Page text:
Best budget buy: Alera Elusion Series Mesh Multifunction Chair ($; amazon(dot)com
The $ 415 Steelcase 1 Series may provide the best bang for your buck, but it’s still a massive $ 415 buy. While most of the under $ 300 chairs we tested were closer to a pile of sandbars than high-end office chairs, the Alera Elusion Series Mesh Chair multifunctional chair featured superior comfort and adjustable flexibility (it ranked third in that compact category, beating only the best of what we generally have and the Steelcase Leap Chair) has A very reasonable price of $ 147.99.
Elusion was one of the most comfortable chairs we have tried. Its thick, padded seat stands up to expensive chairs, and its breathable mesh back was one of its best features.
While some adjustments to this chair are easier to make than others (although none of them work as well as the Series 1), Elusion offers all the customizations you need in a chair. During the testing process, it became clear that height and width adjustable arms were key, and this is another area where Elusion has been successful. Although Elusion armrests are highly adjustable, they are not as easy to adjust as Steelcase armrests. To adjust the width of the armrest on Elusion, you need to reach under the seat and turn the handle until you reach the desired position. The buttons for the height of the armrest feel stiffer and more difficult to adjust than the mechanisms of any Steelcase chair, but with a little force they are easier to move. While Elusion was not the most adjustable product we tested (especially regarding the angle of the armrest, which was not adjustable), both the height and width of the armrests were ultimately much more adjustable than the armrests of some of the its more expensive competitors.
One of the least desirable aspects of this chair is the assembly process. Of all the chairs we had to put together, Elusion took the longest – 43 cumbersome minutes (after dismantling the box) to assemble the chair, not including adjustments. Given the number of chairs that arrive fully assembled, you have to wear a little fat to save some money with Elusion. The instructions were incredibly vague and we wasted a lot of time trying to install the armrests. But since the assembly is just a one-time drawback resulting in a very comfortable chair, it wasn’t a deal breaker, especially at this attractive price point.
While the Alera Elusion does have some limitations to its level of fit (most notably in the armrest angle and back height classes), its overall comfort level makes it one of the best options for the price, even after having take length into account in the assembly process.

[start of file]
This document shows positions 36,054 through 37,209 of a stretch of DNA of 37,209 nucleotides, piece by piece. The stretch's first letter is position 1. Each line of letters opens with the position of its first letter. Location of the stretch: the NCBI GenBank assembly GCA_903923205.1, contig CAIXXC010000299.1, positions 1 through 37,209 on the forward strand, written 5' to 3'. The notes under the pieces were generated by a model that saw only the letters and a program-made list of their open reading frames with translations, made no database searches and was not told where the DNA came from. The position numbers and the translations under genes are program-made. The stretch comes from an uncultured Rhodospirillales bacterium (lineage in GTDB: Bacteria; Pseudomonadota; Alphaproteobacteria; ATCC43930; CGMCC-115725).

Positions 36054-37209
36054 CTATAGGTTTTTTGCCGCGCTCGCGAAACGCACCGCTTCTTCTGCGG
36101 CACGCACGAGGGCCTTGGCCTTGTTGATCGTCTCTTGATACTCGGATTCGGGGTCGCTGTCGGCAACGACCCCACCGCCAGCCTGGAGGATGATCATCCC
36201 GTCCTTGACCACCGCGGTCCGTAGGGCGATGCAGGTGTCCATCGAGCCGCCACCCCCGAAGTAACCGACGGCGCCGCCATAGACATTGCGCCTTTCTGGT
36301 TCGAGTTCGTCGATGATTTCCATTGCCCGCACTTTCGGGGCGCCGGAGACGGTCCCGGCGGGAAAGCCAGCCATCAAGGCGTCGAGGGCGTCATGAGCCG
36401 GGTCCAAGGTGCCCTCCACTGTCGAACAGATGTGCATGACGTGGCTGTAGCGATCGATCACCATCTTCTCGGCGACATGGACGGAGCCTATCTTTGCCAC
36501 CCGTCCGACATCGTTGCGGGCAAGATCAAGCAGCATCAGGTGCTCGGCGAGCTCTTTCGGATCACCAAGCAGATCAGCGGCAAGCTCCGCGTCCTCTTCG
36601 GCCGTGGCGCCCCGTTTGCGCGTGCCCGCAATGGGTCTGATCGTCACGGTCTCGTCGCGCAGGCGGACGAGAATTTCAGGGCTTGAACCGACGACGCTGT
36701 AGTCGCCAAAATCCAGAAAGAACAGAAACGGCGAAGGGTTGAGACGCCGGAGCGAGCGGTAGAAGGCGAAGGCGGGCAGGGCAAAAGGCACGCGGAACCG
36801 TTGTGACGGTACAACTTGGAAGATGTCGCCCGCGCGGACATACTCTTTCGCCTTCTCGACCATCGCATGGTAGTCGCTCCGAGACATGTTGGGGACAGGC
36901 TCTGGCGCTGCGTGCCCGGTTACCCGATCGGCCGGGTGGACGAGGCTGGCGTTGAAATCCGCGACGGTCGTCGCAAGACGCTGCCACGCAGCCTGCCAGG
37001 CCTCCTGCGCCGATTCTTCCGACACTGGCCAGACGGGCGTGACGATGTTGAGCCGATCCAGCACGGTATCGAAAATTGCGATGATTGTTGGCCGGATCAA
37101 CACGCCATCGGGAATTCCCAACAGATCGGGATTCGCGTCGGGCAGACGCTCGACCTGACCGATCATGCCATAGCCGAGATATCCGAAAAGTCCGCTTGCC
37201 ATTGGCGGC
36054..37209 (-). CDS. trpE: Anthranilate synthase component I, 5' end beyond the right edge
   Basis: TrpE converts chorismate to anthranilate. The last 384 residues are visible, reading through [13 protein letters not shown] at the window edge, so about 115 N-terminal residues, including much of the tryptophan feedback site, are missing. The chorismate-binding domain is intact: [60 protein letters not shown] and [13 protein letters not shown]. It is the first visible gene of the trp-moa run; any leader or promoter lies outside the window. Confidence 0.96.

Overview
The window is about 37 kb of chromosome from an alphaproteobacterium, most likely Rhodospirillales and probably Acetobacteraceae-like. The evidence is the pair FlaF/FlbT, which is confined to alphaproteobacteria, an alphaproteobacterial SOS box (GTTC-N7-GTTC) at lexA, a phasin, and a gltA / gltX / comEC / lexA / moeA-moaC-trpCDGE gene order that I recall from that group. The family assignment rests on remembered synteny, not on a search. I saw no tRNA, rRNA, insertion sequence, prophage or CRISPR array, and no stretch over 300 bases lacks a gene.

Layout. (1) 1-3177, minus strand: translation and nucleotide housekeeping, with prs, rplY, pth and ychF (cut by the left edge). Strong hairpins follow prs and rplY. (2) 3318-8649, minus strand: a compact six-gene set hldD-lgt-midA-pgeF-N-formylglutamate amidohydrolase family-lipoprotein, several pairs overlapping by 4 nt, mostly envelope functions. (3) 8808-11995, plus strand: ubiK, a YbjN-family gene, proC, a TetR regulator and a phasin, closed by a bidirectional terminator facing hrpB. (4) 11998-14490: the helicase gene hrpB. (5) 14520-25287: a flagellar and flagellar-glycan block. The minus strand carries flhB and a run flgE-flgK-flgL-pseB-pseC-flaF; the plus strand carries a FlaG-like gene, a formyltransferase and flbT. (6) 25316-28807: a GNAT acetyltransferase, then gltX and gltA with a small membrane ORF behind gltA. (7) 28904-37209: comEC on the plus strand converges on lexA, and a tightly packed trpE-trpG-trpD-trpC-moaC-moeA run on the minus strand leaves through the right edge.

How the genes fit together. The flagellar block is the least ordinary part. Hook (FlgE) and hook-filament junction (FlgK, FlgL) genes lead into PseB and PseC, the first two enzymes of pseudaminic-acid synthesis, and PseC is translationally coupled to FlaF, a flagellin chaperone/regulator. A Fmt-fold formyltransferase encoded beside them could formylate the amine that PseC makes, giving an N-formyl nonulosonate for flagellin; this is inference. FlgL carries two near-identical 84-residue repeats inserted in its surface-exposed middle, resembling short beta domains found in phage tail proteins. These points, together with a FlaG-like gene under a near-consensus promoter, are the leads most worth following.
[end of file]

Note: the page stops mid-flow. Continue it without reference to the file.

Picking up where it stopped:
How we tested
The testing process for these office chairs took almost two months. We disassembled and assembled each chair, paying particular attention to the amount of time it was unloaded and built. For chairs that require assembly, we recorded the time it took to assemble each chair. Once each chair has been completely built, we review all the included fitting materials and adjust the chair to the appropriate specifications as much as possible.
Once the chairs were assembled and adjusted properly, we sat in each chair for three consecutive 9-hour workdays in the same office environment and conditions every day. We carefully observed how each chair performed in different positions while accommodating different tasks throughout the workday (writing, writing, phone calls, and video meetings). We also recorded general comfort after several days of sitting and working in each chair. In general, we rate based on what would be most important to the user: comfort and adjustability, construction, and length of warranty.
To determine the most accurate overall scores for each of these three largest categories, we divided the test into 10 subcategories:
Comfort and adaptability
Seat Comfort – We noticed how the seat feels when we first sat down, then we reassessed it at the end of the three-day mark.
Backrest Comfort: We first notice the feel of the backrest when sitting, then we re-evaluate it at the end of the three-day mark.
Armrest Comfort: We looked at how the armrests felt when they first sat in each chair and then re-evaluated them at the end of the three-day mark.
Adaptability: To assess the adjustability of each chair, we look at the different characteristics of each chair that could be modified, rate the individual adjustability of each feature on a scale of 1 to 15, and then average these numbers to obtain a fit score general. We analyzed adjustability on a scale of 1 to 15 for each of the following office chair features: seat height, seat angle, seat depth, armrest height, armrest width, armrest angle, angle backrest height.